Illustrator has many problems (video)


#1

Here’s a little video I recorded showing Illustrator ruining a simple DXF file created with Fusion 360.

Basically all the video shows is Illustrator turning a smooth spline into a faceted approximation of what it should be. If you don’t need/want to see that, you can save yourself nine minutes by not watching it. :slight_smile:


Need something other than inkscape
Parametric Tab Test - Collaborations
#2

I am not 100% certain, but that may be a limit of the simplified DXF format, not specifically of Illustrator. Does it work better in Corel Draw? (paging @smcgathyfay )


#3

Post the file and I will check


#4

The issue did not present itself when the file was opened in Rhino if I watched the video correctly. That should tend to point toward AI vs Fusion 360 should it not?


#5

Entirely possible. I can’t watch with the sound on in the office so I am not sure what all was going on.

I would still be curious about Corel (or Inkscape for that matter).

There are a number of different ways to define a curve, so I wouldn’t be at all surprised if the 3D modeling programs understand each other but the 2D drawing program does not.


#6

That was good video @Hirudin.

:relaxed:


#7

The SVG and DXF that you uploaded into that other thread were also faceted, and I suspect it was done by your copy of Illustrator. It would be even more interesting if Illustrator is actually regressing instead of improving from version to version (but, frankly, I wouldn’t put it past Adobe to let that happen).

Yup, the file worked fine in Rhino. Maybe there’s some setting in Illustrator somewhere that makes it import DXFs correctly. Personally, I would have made it so that setting was visible while… you know… importing DXFs.

Here’s the exported DXF, in case anyone wants to try other software. FromFusion.dxf (4.3 KB)


#8

I’m going to go start capturing some screen shots of the settings I’m using @Hirudin, so we can have them to use to figure this out. (I don’t want to get sidetracked from finishing the tab testing though…one thing at a time or I’ll start to confuse myself.) :no_mouth:


#9

My corel doesn’t like your .dfx file…lol.


All I got was the unwanted lines…:unamused: which is odd because .dfx files usually open fine in Corel.

Although it opened correctly in the Sillhouette Studio…lol. No segments…smooth lines.


#10

Whoops - no it doesn’t. Completely ignore that first post above - F360 is either exporting curves as segments or AI interprets them that way.

Well that blows. (Had to turn off the stroke and zoom in to see them, but they are segments, and it’s a heck of a lot of additional nodes.)

Okay…gonna sleep on it…run some tests of my own.


#11

I tried to reproduce your issue using my older copy of Illustrator (CS5) to see if it was a version issue. I couldn’t even open the dxf file; I get the following error message:

My version of DxfDwg.aip is 15.0.2; I don’t know what the current version is. Adobe’s support site was no help at all. If there is an update to this file they have it cleverly hidden.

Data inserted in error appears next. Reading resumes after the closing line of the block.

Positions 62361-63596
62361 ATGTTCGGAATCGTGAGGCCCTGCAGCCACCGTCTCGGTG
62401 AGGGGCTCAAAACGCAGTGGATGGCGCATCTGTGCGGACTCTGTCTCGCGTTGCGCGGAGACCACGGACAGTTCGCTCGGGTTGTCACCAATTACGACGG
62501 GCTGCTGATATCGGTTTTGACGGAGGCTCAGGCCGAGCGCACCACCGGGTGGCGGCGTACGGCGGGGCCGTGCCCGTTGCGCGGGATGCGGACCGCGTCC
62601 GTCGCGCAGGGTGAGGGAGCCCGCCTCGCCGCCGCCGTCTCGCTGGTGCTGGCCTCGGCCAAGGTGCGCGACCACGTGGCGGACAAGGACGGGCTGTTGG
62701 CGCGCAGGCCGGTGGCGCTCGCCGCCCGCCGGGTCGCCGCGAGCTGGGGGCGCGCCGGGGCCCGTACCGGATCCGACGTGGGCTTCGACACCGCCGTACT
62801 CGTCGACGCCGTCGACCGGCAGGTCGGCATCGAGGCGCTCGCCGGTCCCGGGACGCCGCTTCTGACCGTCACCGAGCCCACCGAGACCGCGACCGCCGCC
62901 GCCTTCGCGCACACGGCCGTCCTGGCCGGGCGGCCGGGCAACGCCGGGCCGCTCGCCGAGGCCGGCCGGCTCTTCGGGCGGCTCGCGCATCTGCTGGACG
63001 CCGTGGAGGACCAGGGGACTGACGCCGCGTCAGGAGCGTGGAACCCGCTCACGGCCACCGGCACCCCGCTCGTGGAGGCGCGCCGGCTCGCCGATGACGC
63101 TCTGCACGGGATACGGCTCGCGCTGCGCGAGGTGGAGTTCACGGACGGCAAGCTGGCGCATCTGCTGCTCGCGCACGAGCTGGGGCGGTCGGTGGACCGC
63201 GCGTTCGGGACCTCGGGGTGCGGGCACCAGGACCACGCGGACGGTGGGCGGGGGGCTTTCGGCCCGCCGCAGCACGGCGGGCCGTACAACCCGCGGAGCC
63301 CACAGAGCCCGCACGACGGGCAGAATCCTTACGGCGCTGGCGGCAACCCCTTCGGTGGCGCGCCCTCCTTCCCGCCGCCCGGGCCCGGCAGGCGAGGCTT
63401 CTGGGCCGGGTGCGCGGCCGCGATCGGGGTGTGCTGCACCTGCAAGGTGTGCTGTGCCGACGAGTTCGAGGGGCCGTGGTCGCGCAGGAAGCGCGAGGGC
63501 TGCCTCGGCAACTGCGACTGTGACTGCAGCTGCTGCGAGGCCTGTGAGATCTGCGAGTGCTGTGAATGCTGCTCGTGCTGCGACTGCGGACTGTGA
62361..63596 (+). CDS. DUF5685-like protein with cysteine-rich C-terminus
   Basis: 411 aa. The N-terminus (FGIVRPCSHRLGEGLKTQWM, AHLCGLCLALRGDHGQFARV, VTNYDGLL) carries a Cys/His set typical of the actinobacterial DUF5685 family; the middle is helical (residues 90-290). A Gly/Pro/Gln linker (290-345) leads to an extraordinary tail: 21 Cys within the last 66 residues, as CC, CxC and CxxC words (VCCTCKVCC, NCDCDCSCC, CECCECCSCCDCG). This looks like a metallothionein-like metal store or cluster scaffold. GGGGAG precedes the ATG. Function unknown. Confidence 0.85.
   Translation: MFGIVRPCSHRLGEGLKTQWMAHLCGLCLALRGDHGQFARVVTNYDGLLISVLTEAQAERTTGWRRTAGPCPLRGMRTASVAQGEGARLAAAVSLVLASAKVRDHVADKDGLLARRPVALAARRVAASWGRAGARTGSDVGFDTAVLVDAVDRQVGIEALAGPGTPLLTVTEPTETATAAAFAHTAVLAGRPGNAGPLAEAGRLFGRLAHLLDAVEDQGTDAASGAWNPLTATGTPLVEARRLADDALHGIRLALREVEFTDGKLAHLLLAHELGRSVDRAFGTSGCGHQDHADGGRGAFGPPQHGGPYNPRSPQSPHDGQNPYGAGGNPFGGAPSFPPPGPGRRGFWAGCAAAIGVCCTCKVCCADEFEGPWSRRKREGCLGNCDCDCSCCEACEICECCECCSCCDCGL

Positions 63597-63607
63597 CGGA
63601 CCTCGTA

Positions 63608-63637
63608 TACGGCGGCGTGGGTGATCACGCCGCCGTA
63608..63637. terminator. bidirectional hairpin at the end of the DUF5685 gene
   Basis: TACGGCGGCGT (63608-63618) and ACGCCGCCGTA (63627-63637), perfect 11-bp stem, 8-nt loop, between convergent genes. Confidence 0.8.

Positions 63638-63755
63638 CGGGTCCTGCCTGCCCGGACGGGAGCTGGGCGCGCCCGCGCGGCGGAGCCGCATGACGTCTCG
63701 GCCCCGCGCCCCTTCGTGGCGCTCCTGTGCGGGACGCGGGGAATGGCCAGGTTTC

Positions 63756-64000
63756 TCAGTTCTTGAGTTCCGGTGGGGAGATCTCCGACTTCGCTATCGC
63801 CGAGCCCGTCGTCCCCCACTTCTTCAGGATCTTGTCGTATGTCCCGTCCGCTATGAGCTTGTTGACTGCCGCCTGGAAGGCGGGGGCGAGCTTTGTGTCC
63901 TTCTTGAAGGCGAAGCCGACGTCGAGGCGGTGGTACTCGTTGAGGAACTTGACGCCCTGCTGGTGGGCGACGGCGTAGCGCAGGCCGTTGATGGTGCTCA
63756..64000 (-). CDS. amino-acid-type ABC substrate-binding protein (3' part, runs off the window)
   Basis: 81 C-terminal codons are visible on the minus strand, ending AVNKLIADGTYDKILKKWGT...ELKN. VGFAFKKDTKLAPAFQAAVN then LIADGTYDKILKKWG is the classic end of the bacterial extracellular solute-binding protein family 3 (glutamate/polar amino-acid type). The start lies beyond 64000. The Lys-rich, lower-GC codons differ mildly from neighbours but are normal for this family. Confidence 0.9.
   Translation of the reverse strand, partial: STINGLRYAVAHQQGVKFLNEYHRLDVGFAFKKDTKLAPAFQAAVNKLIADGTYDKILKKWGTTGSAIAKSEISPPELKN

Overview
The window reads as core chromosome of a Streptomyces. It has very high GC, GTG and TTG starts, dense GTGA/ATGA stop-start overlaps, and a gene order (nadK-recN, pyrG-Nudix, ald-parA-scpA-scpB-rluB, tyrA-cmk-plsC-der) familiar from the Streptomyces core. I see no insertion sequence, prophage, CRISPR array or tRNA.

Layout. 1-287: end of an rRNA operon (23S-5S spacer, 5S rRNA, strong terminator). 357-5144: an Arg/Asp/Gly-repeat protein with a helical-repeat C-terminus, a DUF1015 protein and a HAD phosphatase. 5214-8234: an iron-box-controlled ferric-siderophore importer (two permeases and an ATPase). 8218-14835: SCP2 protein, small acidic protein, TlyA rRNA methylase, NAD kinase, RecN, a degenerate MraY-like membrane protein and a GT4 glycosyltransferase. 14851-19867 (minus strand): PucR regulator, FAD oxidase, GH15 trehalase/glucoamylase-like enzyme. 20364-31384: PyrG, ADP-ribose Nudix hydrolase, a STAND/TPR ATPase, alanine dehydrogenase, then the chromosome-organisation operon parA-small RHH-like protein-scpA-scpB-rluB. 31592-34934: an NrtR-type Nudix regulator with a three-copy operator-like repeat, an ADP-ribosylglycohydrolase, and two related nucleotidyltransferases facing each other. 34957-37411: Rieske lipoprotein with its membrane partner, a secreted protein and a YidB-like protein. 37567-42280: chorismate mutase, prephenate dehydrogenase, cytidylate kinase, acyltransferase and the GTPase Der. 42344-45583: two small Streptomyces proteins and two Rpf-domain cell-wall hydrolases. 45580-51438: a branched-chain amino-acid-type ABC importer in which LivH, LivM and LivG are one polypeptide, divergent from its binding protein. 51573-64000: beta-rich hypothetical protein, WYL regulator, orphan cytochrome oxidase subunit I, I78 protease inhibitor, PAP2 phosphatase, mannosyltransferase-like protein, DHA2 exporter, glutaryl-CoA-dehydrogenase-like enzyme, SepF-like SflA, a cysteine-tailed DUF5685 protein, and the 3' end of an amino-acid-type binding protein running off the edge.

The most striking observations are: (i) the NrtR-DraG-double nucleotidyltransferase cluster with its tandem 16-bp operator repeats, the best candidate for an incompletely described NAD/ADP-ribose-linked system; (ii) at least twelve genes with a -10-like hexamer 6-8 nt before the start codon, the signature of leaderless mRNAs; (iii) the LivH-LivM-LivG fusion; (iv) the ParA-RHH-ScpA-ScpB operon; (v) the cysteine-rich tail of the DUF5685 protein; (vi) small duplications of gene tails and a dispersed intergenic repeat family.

I did notice on Adobe’s support site the following:

Importing AutoCAD files

Note:

Illustrator will not open AutoCAD files saved in a version later than AutoCAD 2007.

AutoCAD files include both DXF and DWG formats. You can import AutoCAD files from version 2.5 through version 2007. During import, you can specify scale, unit mapping (custom unit for interpreting all the length data in the AutoCAD file), whether to scale lineweights, which layout to import, and whether to center the artwork.


#12

That’s funny! Frickin’ SolidWorks did the same thing. SolidWorks is kinda a piece of crap a lot of the time.


#13

No idea if this is relevant, but when learning to use vCarve/Aspire about a year ago at a makerspace, they made a big deal about setting all your software to use the same DXF version and they recommended R14. Seems to have worked with everything I’ve used since.


#14

I think that this is a limitation with MANY of the DXF exports I’ve seen. I’ve imported DXF files into Sketchup, and beziers are always segmented. Sketchup also does curves in segments, but at least you can control it until you “explode” the curve, or convert the curve into a polygon.

It’s annoying that more programs don’t handle Beziers correctly, if at all.


#15

For what it’s worth, the same issue exists in the even older CS4 version of AI.


#16

Well…I think i figured out a quick way to fix the segmenting in Illustrator. (Still haven’t taken the time to search through F360 to see if there’s a setting we can change.)

Select all of the curved paths (you can actually select everything, it doesn’t hurt linear constructs) then click on Object > Path > Simplify. Make sure the percentage is set to 100% on the slider.

If you do it a second time, it removes more nodes, but you start to get some very small wobbles in the lines, so you might want to stick with just doing it once.

It converts the straight segments to curves.


#17

If it hasn’t been done yet, I can try it on CC at work if you like.


#18

Inkscape gave me the same result as @smcgathyfay’s import to Corel


#19

DXF is limited to lines, not curves.


#20

It depends on the version of DXF and the support of the software’s import / export.

You can create a bezier drawing in Inkscape, save it as DXF, and then import it as a sketch retaining the bezier points into Fusion 360. I’ve done it myself, just now.

What people are discovering is that Illustrator’s export is translating the bezier into segmented line polygons, not into actual curves.

I’d suggest people try saving the Illustrator drawing as an Illustrator-native format (".AI" version 9 or newer?) that Inkscape can open. If Inkscape keeps the beziers, save it to DXF and import that into Fusion 360.